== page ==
App-ropriate Security

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By Trevor Boldon

Over recent years mobile applications have become increasingly popular, and modern smartphones can now offer such an array of apps that it is often hard to imagine life without them. I myself am guilty of regularly using takeaway ordering apps a little too much, but the ease and convenience of having such an app on my phone makes it hard to resist. But whilst these apps make our everyday lives more convenient, are they also providing hackers with a new and easier way in which to steal our data?

It could be argued that when mobile applications first materialized, they were seen as nothing more than an amusing gimmick, allowing friends to impress one another with what their new smartphone could do. At first, businesses found it hard to envision the potential business benefit from utilizing mobile apps, which is understandable, as employees being able to play Angry Birds doesn’t really help an organization achieve its objectives.

However, as time went by businesses realized the potential to save their employees time, increase internal connectivity, connect directly with consumers and save a lot of money by embracing mobile applications. At IRM we now see a trend of employees adopting applications to carry out important Business As Usual tasks, which in turn carry greater security implications than your average game of Angry Birds. Applications now offer us the means of carrying out banking transactions, buying goods, storing and sending sensitive information and much more. Businesses are increasingly looking toward mobile applications as viable solutions for their operational needs. And why shouldn’t they? Mobile applications are often minimal in cost (sometimes even free), easy to use and can be easily accessed when out of the office.

However, there is often a complete lack of understanding of the security threat posed by mobile applications, leaving businesses unable to fully appreciate the risk they are accepting by adopting them. For example, ‘secure’ storage applications are commonly used as a way to store passwords, intellectual property, banking details and other sensitive information. While these applications  claim to be secure, the reality can be very different. A hacker with malicious intent and who knows what they are doing can simply connect the smartphone to their PC and attempt a number of ways to extract the information. If an employee uses such an app, and their phone is stolen, it could lead to company information being stolen.

It has often been said that there is more technology in a modern smart phone than the rocket that sent man to the moon. But perhaps to fit into more of a security context it is more appropriate to highlight that smartphones are more powerful than a standard desktop computer in the early 2000’s. We all know that hackers targeted desktops, and now the spotlight can be turned onto mobile applications as a new vector of attack for hackers wishing to get their hands on your data.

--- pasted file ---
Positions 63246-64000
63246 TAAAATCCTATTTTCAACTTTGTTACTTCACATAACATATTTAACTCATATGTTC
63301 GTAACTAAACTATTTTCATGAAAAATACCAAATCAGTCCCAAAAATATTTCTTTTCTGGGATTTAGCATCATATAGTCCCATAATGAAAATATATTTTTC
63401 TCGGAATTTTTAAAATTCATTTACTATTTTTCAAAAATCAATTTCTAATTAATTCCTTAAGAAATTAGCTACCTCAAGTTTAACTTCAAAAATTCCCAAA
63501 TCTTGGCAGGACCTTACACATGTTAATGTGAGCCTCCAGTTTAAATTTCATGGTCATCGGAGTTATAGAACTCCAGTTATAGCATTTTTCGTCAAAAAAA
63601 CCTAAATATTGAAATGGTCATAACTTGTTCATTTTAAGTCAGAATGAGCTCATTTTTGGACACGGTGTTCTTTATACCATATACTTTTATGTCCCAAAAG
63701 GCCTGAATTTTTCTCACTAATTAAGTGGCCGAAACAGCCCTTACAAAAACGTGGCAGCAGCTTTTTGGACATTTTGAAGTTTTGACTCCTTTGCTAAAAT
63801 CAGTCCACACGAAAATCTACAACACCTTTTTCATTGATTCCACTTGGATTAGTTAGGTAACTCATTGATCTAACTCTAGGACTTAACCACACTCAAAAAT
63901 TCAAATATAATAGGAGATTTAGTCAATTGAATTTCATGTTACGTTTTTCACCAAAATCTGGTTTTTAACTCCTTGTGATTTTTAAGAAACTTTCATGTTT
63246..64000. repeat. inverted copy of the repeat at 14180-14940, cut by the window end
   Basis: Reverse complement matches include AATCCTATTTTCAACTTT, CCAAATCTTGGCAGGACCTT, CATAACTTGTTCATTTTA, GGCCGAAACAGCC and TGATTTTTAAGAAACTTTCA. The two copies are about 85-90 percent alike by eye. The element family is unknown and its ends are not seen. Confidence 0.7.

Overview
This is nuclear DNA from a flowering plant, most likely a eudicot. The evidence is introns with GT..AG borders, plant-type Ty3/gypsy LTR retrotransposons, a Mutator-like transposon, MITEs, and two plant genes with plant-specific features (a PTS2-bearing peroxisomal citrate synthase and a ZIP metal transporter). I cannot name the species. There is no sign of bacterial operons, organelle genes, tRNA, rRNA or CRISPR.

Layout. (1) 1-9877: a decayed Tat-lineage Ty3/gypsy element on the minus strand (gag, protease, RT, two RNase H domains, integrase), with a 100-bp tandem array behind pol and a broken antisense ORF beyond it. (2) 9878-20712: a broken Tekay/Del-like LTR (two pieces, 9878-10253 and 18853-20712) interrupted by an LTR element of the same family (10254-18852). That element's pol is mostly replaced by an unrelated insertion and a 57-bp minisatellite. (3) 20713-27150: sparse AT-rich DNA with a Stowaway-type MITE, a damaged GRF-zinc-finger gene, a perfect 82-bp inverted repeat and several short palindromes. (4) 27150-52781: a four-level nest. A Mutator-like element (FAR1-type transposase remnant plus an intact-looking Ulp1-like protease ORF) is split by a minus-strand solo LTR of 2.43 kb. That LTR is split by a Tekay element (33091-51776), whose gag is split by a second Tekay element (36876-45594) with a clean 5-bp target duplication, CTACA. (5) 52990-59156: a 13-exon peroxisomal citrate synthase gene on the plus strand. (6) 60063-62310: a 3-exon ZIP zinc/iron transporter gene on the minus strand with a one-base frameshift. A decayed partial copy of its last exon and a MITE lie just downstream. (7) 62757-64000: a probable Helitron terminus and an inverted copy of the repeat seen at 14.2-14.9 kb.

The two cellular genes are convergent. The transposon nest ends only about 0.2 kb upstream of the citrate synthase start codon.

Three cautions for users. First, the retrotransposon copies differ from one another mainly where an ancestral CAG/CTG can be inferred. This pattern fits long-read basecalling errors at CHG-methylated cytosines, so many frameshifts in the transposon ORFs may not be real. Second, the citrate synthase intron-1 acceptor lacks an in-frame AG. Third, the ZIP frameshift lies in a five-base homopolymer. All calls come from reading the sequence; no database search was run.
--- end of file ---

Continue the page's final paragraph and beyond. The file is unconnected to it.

Recently articles and presentations by security experts across the globe have highlighted just how inadequate mobile application security current is. Commonly identified issues range from sensitive data being stored and transmitted without protection, inadequate server side protections, inefficient user protection and many more.

At times, attempts at securing mobile applications can be observed, but these are often poorly implemented. Such an example would be an application encrypting sensitive data in an attempt to protect it, but then leaving the decryption key within the application code. This is similar to using a safe to contain important items, but then writing the lock combination on the side. At best it creates a false sense of security, and at worst your data will be stolen.

There are a number of factors as to why the current security landscape of mobile apps is so poor. Developers may be more focused on creating an application that is exciting and visually appealing, they may be under time pressure to get an application released ahead of the competition, or it may simply just be that they don’t know how to make their applications secure. Not so long ago if you were to walk into a bookstore and search for a book on developing mobile applications, you would be hard pressed to find one that had any real focus on security, at best it may have a page or two covering the subject.

However, within the last twelve months an increasing amount of news articles have begun to highlight the real threat of mobile application security. Groups of security experts, such as those at the OWASP Mobile Security Project, are beginning to supply the information needed to assist both developers and security experts in developing secure mobile applications. OWASP have already created a number of popular testing frameworks relating to various areas of Information Security. The Mobile Security Project, although in its infancy, already provides a working methodology, which highlights current key threats facing mobile apps, key areas of testing that should be performed on all mobile apps to ensure security, and also provides information for developers wishing to make their apps more secure.

There is a need for businesses to consciously acknowledge the threat posed by mobile applications if they want to exploit the potential business benefit they afforded by new technology, and take proactive steps to ensure they are not left vulnerable. Ensuring that mobile applications are properly assessed can help in providing a more secure solution, and mitigate potential threats. 

Trevor Bolden is a Technical Security Consultant for IRM and specializes in mobile application security.

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